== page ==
Last January, the Ministerial Committee for Legislation delayed its decision about a proposed law submitted by Likud Knesset member David Amsalem, which would have banned criminal investigations into a sitting prime minister.
At the time, the investigations into Prime Minister Benjamin Netanyahu were beginning to gain momentum. In explaining his proposed new law, Amsalem, who was the chairman of the Knesset's Interior Committee, explained that his law was necessary to ensure that a sitting prime minister could carry out his responsibilities without interference. To anyone who claimed that he was acting on behalf of the prime minister himself, Amsalem swore that the initiative was his alone and that in any event, it could not be implemented retroactively. In other words, Netanyahu would not benefit from it. Despite this, Amsalem could not get a majority to support his legislation and the proposal was shelved — though as we are learning, not for long.
It is now quite clear to everyone that recent developments in the Netanyahu investigations threaten his very ability to continue on as prime minister. On Sept. 6, it also became obvious that Amsalem has no plans to give up.
According to a report on Channel 2, Amsalem is planning to resubmit his proposed law to the Knesset as soon as it returns from its recess in late October. What he is actually proposing is an amendment to the Basic Law of the Government, determining that a criminal investigation cannot be launched against a sitting prime minister if the maximum sentence is less than six months in prison.
Since it would be unjust for a prime minister not to pay for such a crime if he is found guilty, the proposed law also determines that the statute of limitations for the crime would not include the time that the prime minister is in office, and that he could be investigated for it as soon as he is out of office. The proposal also offers two exceptions. The first is that the prime minister could still be investigated for crimes against the security of the state, or crimes involving violence, sexual assault or substance abuse. The second is that the prime minister could be investigated for other crimes, too, if delaying such an investigation during his term in office could cause significant damage to the security or economic well-being of the state.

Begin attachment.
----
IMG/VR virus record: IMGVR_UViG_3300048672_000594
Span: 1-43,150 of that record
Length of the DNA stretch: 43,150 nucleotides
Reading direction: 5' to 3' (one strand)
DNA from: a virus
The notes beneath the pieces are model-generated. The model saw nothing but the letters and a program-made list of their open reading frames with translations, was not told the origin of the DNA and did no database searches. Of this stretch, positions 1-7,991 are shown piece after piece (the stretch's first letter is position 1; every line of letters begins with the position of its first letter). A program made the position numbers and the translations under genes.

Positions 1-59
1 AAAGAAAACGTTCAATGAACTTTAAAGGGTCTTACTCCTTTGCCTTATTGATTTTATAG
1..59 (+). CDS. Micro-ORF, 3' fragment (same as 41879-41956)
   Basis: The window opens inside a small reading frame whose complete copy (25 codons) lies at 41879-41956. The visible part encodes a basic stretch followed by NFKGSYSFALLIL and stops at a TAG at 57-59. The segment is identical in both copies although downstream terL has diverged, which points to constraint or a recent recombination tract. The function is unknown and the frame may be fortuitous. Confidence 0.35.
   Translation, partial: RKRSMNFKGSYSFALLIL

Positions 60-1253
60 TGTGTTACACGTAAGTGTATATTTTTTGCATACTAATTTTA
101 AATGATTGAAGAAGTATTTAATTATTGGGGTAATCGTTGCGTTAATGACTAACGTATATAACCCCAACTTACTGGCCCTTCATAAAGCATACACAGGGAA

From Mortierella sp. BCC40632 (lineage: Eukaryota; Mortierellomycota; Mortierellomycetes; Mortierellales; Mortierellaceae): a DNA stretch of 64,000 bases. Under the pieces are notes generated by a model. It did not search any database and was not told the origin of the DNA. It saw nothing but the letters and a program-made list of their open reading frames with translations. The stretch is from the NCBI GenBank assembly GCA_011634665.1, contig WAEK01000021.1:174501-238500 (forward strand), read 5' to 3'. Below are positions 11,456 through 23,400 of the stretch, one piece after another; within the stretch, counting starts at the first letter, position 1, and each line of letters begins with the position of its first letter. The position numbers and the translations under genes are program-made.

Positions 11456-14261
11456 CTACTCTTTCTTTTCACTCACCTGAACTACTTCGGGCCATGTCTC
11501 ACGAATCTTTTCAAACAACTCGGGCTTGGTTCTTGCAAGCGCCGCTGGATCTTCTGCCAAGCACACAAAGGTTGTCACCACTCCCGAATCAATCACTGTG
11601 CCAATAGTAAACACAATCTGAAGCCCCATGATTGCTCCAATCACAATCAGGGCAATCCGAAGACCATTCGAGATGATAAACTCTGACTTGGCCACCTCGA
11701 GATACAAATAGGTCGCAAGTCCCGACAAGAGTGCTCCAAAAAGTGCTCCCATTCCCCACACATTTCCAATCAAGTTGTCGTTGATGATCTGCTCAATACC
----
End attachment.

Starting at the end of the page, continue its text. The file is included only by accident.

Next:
The chances of Amsalem's proposed law passing are slim. It is even fairly safe to assume that he is well aware of this. Nevertheless, the very fact that he is submitting the proposal can be seen as a pledge of loyalty to the prime minister from one of the Likud's most vocal advocates of defending Netanyahu at all costs.
As far as Amsalem is concerned, defending the prime minister in his time of dire need can be used as a political springboard. If Knesset member David Bitan is appointed a minister after an expected reshuffling, Amsalem sees himself as his natural successor as chairman of the coalition. It is also rather safe to assume that if Netanyahu really wasn’t interested in seeing Amsalem's law passed, it would not have been recycled at this time.
In the meanwhile, the proposal law is stirring up a media frenzy, even before it is actually submitted for a second time. Amsalem played innocent by explaining that he wasn't doing this for Netanyahu’s sake, but for the prime ministers who will succeed him since, as statistics show, it is highly likely that they will also come under investigation. The fact is that in the past two decades, four prime ministers have come under criminal investigation: Netanyahu in his first term, Ariel Sharon, Ehud Olmert and Netanyahu again.